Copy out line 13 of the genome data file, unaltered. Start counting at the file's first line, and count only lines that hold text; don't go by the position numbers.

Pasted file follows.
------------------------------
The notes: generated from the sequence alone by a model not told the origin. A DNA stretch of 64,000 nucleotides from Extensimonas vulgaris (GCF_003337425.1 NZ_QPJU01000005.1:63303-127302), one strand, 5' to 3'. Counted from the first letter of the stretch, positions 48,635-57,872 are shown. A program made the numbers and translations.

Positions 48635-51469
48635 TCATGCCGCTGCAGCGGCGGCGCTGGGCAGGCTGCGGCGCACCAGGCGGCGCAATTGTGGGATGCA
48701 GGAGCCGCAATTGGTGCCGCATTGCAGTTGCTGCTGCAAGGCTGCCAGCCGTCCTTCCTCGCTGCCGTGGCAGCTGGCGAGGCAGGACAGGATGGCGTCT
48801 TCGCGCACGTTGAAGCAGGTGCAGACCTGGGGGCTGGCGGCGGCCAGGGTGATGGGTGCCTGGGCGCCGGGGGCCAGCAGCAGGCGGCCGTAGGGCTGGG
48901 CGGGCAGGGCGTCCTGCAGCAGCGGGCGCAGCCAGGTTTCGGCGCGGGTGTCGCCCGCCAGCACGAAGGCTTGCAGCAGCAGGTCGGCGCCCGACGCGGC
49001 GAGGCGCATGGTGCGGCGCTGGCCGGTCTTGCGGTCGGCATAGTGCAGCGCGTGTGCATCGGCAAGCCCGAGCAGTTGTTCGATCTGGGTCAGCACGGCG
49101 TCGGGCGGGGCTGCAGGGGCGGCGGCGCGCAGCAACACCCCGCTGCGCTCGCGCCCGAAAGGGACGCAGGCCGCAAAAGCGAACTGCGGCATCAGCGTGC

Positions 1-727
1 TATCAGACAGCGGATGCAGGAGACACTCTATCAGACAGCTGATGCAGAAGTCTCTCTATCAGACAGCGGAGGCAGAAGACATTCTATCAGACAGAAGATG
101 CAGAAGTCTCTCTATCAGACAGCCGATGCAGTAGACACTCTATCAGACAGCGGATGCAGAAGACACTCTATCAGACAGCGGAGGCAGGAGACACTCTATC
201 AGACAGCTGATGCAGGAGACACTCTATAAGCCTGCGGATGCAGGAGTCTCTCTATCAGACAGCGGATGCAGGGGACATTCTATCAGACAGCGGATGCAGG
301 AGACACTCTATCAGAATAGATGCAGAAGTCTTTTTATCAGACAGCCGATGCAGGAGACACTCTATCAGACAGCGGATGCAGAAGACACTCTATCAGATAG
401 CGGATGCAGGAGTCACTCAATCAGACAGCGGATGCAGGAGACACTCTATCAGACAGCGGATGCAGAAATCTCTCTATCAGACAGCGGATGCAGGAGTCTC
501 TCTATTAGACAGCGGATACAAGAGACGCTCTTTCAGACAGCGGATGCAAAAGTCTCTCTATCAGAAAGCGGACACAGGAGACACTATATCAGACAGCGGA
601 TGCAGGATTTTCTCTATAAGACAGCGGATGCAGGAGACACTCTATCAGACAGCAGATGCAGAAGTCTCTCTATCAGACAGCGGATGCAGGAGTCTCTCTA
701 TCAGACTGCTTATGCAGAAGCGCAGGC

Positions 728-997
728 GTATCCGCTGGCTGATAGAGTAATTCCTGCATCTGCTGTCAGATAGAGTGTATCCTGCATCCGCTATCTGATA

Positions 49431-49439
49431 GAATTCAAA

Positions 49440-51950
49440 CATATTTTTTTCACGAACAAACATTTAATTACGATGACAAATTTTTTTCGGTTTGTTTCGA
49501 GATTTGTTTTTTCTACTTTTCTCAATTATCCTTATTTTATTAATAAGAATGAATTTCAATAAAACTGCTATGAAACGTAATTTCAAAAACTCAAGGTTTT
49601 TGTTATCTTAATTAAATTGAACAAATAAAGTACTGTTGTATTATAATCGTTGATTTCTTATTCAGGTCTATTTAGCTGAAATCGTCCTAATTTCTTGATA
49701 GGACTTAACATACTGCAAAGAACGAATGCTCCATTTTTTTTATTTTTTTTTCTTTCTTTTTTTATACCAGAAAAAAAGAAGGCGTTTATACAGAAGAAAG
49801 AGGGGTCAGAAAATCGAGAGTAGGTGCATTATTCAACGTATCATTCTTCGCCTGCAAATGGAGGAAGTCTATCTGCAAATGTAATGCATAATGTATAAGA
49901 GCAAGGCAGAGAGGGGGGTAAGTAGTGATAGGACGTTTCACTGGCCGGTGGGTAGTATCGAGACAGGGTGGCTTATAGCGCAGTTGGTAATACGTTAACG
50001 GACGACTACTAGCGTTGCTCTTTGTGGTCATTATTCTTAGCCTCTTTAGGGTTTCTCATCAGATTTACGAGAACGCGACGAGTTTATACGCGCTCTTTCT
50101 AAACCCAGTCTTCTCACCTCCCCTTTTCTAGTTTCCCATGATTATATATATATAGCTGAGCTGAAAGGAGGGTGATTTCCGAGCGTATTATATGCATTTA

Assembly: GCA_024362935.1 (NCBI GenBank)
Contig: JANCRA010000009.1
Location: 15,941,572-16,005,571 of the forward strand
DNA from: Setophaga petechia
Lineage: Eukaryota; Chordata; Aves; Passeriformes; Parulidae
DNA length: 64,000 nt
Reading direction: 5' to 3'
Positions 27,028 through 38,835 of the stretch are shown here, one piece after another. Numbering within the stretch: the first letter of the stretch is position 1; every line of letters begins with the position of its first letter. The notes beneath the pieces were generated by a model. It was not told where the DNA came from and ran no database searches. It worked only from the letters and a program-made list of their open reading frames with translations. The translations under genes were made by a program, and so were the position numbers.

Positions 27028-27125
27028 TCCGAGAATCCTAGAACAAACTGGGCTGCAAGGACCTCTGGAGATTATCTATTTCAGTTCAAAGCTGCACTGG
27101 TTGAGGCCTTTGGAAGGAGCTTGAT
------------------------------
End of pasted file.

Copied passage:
301 AGACACTCTATCAGAATAGATGCAGAAGTCTTTTTATCAGACAGCCGATGCAGGAGACACTCTATCAGACAGCGGATGCAGAAGACACTCTATCAGATAG